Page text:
Since the introduction of risk-based solvency regulation, pro-cyclicality has been a subject of concerns from all market participants. Here, we lay down a methodology to evaluate the amount of pro-cyclicality in the way financial institutions measure risk, and identify factors explaining this pro-cyclical behavior. We introduce a new indicator based on the Sample Quantile Process (SQP, a dynamic generalization of Value-at-Risk), conditioned on realized volatility to quantify the pro-cyclicality, and evaluate its amount in the markets, considering 11 stock indices as realizations of the SQP. Then we determine two main factors explaining the pro-cyclicality: the clustering and return-to-the-mean of volatility, as it could have been anticipated but not quantified before, and, more surprisingly, the very way risk is measured, independently of this return-to-the-mean effect.

Risk-Adjusted Performance of Convertible Venture Investments: Failure and Valuation Risks & Search by Entrepreneurs
Pandher, Gurupdesh S.
The paper studies the risk-adjusted performance of convertible venture investments subject to venture failure risk and valuation uncertainty. The analysis uses a double-hazard agency framework where VCs maximize their expected investment return and entrepreneurs search for the best deal from VCs with unknown productivities. Results from the model and numerical study provide new insights on important venture finance outcomes. VCs with a diverse set of funding capabilities and productivities can coexist in the venture finance industry since their risk-adjusted return is similar, while venture failure risk and valuation uncertainty are the most salient determinants of the Sharpe ratio. On the venture funding cycle, the model predicts that VCs at later stages will experience higher risk-adjusted returns as valuation uncertainty declines and funding capacity enables them to wait till larger investments are required (although it does not impact the Sharpe ratio). When entrepreneurs search for the best deal, an equilibrium arises that reduces the disadvantage of lower productivity VCs (their expected return rises). Lastly, the model shows that the convertible contract largely mitigates against venture failure risk (as opposed to valuation risk) as it converges to the pure equity contract when the failure probability or recovery diminish to zero.

Social Justice in EU Financial Consumer Law
FejÅ's, Andrea
This paper considers how social justice influences EU financial consumer law. It provides a new way of looking at social justice in consumer law by showing that equality of status based social justice has increasingly come to the fore in modern EU financial consumer law. This emergent and complex set of private and regulatory rules on credit, insurance, investment and payment products has responded to the consequences of inequality between financial firms and consumers by engaging in product and rights regulation that balances the parties’ rights and duties and protects consumers from the consequences of status-based inequality. Looking forward the paper recommends that this social justice approach must be made transparent and become an express part of EU law and policy, both in order to raise consumer trust in the internal market and to more clearly set the future law and policy agenda.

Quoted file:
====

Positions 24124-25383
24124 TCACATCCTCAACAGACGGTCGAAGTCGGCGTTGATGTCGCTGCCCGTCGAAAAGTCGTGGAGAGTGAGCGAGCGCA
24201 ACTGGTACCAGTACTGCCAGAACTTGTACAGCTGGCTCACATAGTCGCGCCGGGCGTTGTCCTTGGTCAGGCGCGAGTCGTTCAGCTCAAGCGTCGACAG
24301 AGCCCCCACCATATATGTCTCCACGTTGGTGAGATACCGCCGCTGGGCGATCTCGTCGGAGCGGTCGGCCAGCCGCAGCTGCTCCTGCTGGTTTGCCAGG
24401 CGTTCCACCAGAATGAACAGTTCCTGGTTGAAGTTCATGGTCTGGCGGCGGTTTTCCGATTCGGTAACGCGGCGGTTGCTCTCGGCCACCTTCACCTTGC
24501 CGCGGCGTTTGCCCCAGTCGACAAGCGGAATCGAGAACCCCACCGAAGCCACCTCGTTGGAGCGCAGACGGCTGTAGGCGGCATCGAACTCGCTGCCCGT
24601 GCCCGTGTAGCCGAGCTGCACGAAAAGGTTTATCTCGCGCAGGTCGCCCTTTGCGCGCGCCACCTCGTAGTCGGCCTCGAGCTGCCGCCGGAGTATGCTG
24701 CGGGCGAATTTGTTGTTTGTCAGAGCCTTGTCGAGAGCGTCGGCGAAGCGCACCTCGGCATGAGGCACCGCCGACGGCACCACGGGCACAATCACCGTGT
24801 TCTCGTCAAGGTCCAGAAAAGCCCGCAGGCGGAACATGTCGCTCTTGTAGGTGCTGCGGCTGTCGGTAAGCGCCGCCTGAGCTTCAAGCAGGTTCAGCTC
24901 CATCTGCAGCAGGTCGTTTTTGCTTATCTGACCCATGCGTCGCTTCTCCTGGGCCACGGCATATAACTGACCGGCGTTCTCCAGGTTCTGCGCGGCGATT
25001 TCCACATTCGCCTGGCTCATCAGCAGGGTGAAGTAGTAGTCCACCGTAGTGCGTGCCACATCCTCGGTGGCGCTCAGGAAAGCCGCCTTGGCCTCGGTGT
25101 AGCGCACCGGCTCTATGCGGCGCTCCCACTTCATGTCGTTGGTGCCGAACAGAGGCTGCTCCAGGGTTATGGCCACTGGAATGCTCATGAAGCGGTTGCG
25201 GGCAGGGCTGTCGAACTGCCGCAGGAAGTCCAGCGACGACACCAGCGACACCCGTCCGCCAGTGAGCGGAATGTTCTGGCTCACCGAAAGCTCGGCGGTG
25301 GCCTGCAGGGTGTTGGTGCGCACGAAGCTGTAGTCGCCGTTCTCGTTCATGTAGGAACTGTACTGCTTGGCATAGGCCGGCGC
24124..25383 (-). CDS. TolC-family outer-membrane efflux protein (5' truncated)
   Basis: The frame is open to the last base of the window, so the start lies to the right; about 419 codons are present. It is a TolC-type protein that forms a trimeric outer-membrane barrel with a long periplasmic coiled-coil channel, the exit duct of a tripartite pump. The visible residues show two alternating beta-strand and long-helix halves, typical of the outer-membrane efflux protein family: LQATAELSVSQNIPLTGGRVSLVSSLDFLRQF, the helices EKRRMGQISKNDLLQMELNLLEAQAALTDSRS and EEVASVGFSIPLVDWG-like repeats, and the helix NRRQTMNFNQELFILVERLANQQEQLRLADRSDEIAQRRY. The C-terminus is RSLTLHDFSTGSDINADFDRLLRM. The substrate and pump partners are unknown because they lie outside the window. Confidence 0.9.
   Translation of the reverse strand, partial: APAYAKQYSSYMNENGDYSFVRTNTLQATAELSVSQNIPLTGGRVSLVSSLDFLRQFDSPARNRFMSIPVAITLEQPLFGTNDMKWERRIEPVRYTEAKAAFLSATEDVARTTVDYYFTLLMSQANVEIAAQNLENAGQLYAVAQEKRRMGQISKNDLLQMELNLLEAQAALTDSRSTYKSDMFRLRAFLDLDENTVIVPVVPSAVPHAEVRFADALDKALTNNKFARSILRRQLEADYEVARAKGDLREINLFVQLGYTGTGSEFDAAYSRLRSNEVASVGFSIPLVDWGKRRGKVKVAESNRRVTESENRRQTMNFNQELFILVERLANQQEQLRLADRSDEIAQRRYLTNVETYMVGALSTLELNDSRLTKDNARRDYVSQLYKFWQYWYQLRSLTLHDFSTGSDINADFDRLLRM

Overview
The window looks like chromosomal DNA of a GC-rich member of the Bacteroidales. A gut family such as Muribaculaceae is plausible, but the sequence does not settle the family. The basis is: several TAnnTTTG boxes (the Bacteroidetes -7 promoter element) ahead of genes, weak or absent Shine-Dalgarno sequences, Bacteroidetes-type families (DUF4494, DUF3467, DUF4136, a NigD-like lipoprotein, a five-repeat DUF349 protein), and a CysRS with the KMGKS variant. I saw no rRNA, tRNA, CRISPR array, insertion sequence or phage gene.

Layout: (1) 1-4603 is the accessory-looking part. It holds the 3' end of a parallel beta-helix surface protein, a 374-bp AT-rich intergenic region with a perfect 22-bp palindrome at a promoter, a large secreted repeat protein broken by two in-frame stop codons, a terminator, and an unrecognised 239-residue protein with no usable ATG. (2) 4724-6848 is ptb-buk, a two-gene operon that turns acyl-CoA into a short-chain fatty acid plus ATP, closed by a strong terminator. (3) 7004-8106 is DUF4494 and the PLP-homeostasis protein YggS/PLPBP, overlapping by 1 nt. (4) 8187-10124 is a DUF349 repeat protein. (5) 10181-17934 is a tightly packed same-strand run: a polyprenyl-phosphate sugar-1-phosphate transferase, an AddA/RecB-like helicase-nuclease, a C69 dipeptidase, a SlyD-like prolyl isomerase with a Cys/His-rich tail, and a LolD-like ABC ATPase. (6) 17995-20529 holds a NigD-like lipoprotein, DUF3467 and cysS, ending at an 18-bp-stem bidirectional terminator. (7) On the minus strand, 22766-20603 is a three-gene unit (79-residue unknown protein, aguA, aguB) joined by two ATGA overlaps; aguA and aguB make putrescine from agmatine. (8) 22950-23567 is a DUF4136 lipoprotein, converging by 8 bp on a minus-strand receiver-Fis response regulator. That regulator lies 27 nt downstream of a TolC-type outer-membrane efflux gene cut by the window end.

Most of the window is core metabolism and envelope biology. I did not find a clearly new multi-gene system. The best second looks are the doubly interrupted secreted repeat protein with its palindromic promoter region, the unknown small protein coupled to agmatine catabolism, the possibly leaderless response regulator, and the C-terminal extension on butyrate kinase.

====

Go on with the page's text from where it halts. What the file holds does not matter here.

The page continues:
Stackelberg Independence
Toomas Hinnosaar

The standard model of sequential capacity choices is the Stackelberg quantity leadership model with linear demand. I show that under the standard assumptions, leaders' actions are informative about market conditions and independent of leaders' beliefs about the arrivals of followers. However, this Stackelberg independence property relies on all standard assumptions being satisfied. It fails to hold whenever the demand function is non-linear, marginal cost is not constant, goods are differentiated, firms are non-identical, or there are any externalities. I show that small deviations from the linear demand assumption may make the leaders' choices completely uninformative.

The Benefits of Being Friends with the Boss
Balsam, Steven,Kwack, So Yean
We investigate whether connections with the CEO established outside the firm increase the likelihood of an individual being promoted to be on the top management team (TMT), i.e., become one of the firms’ top five executives, and whether those connections increase the likelihood of a member of the TMT being appointed to the board of directors. We find evidence consistent with a connection increasing the likelihood of an individual being appointed to the TMT and the likelihood of a member of the TMT being appointed to the board of directors. We also evidence consistent with connections between the executive and the CEO reducing that executives’ likelihood of turnover. In cross-sectional analysis we provide some evidence consistent with our turnover results being associated with CEO power, as well as firm complexity, and our board appointment results being associated with CEO power.

The Effect of Market Regimes on the Performance of Market Capitalization-Weighted and Smart Beta Shariah-Compliant Equity Portfolios
Raza, Muhammad Wajid,L’Huillier, Barbara,Ashraf, Dawood